Autonomy in the workplace offers serious challenges. It is difficult to implement and easy to abuse. It requires communication between managers/leadership and employees as well as trust, both of which can offer their own challenges.
In general employees do not want to be told what to do every second of every day and managers don’t want to babysit. That’s where autonomy comes into play. If balanced correctly, autonomy can be extremely efficacious to companies.
First, it is important to define what autonomy is and what it is not.
Many employees and managers have their own opinions of what autonomy looks like, but they are often incorrect. Employees believe autonomy means they have unbridled freedom while managers believe autonomous employees will not be as fruitful.
This is not the case.
Autonomy is the means by which employees have the latitude to make their own decisions and employers provide both the tools and the guidelines to help employees succeed.
Autonomy is not:
- Working in isolation without supervision.
- Allowing employees to do whatever they like, but rather employers creating guidelines that put boundaries around employee autonomy.
- Working without a net, but rather employers providing a picture of what success looks like and tips on how to achieve it.
Guidelines create a situation where autonomy is defined company-wide, and both parties are able to collaborate and be effective.
One company successful in creating this type of work environment is Spotify.
Employees of the music streaming service are grouped into teams called ‘squads’. Each squad is accountable for a specific aspect of the product Spotify provides. They have authority to decide everything about the aspect including how it should be built and what other teams, if any, assist in the building.
In this way, squads are accountable for how the product performs. Guidelines and coaches are in place to help guide creation, but not decide how it should progress.
As mentioned previously, communication and trust are needed to make autonomy successful. In the case of Spotify, employees are entrusted to communicate with one another and, in doing so, trust each team is helping others progress. Without communication, these teams would be forced to work in isolation
Put another way: communication breeds trust.
A perfect example would be Credit Karma.
On a regular basis, the company’s CEO will hold an “all-hands on deck” meeting. The sole purpose of the meeting is to share the board report in every detail. Every line item, growth chart, and production plan is shared with the employees. It allows the workforce to be confident in their daily jobs, but also to understand the bigger picture the company is working toward.
While that explains the communication portion of the equation, the trust portion is a bit more cloaked.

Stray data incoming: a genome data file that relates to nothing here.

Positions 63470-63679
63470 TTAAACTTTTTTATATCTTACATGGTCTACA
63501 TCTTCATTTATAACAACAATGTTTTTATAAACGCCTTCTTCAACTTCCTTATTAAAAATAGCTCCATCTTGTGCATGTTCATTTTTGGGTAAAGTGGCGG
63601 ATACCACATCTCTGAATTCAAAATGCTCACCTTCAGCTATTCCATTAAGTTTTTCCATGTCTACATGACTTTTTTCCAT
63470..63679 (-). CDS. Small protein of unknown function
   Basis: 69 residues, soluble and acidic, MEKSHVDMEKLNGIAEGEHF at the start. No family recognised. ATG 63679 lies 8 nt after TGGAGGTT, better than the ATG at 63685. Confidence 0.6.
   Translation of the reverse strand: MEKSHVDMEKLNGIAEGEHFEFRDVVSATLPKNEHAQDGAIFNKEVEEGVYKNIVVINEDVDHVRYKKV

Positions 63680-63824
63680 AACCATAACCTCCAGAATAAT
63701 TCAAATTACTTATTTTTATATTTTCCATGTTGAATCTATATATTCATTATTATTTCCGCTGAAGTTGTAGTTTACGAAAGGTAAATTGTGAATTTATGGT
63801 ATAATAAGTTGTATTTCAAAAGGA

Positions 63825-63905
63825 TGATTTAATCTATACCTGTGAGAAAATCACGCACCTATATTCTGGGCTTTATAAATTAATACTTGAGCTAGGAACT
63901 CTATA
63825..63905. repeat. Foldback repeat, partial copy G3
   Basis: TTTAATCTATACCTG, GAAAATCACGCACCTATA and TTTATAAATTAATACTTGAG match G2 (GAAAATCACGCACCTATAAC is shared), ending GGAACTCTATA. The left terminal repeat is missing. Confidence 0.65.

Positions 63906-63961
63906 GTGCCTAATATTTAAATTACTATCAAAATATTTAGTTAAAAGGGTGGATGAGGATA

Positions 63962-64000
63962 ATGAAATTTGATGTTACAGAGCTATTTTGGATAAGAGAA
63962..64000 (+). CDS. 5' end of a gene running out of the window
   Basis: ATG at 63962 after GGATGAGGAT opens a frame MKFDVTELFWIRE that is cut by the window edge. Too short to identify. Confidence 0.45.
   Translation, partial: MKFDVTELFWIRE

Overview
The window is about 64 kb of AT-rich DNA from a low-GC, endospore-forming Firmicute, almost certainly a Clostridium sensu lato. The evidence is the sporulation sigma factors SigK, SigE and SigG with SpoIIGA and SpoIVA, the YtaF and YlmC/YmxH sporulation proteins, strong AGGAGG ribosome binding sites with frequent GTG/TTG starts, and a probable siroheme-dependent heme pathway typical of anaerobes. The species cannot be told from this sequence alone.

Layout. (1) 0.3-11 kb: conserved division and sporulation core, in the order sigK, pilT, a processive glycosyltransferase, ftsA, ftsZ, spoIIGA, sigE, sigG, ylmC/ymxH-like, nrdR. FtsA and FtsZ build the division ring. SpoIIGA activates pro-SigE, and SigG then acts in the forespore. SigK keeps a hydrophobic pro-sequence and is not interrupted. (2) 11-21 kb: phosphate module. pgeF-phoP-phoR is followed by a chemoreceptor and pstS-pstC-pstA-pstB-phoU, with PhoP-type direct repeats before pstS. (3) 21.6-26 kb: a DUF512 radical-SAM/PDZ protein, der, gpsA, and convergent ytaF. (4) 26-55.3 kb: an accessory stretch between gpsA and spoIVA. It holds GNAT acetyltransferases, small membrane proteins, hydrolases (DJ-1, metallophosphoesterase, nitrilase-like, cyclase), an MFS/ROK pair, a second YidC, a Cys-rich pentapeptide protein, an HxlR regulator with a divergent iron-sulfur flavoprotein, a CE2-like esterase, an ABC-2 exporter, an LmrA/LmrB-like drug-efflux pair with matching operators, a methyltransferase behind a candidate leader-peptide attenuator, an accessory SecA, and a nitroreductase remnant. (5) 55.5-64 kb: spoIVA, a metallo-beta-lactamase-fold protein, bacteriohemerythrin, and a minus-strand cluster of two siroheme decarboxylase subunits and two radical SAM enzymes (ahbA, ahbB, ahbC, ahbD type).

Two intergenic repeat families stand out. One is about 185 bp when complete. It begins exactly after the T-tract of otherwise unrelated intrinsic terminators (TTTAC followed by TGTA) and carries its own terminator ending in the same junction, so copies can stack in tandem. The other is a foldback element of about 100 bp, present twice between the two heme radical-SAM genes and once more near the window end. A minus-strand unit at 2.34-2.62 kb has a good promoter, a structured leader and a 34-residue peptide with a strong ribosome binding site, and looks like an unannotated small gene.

The information presented at these meetings is, at best, confidential. Credit Karma’s leaders take a gamble when sharing it with employees. But they must trust them to keep it “within the family.” The mutual trust leads to respect and, according to Credit Karma leaders, better decisions-making across every facet of the company.
Potential for Negative Outcomes
If providing employees with the information allows for better autonomy, one would be right in assuming the restriction of that information would have the opposite effect.
Failing to provide information to employees leaves open the opportunity to form assumptions of their own, which can be past to fellow employees. It can also cause employees to jump to rash conclusions. In the process, they may disconnect from managers and each other.
According to Geckoboard, more than 90% or employees would rather hear bad news than be kept in the dark about it.
Even when the news isn’t bad, employees begin to mistrust employers when the information is withheld.
For HR professionals that have been in this situation, employees will often say information is withheld because of the power knowledge creates, it takes too much time to share with employees, it may cost the company more money, or they think employees won’t understand.
Again, without the information, employees will fill in the blanks for themselves and assume the worst. Transparency of information can reinforce autonomy.
Trust and autonomy are intertwined. Trust is not given, but earned, and that means employees can’t simply demand it. Managers and employees must trust first.
To be more specific:
- Managers must trust employees with increases responsibility.
- Employees should trust managers have their best interests at heart.
Not only to both lead to autonomy, but also trust from the customer in that the company will do what it is supposed to do to deliver the promised product.
When it comes down to it, communicating information to employees encourages autonomy and a culture of trust. Employees will trust managers and leadership can be a resource for further success. At the same time, employers can trust employees to make the best possible decision for every scenarioف
Author : Manson Stevenson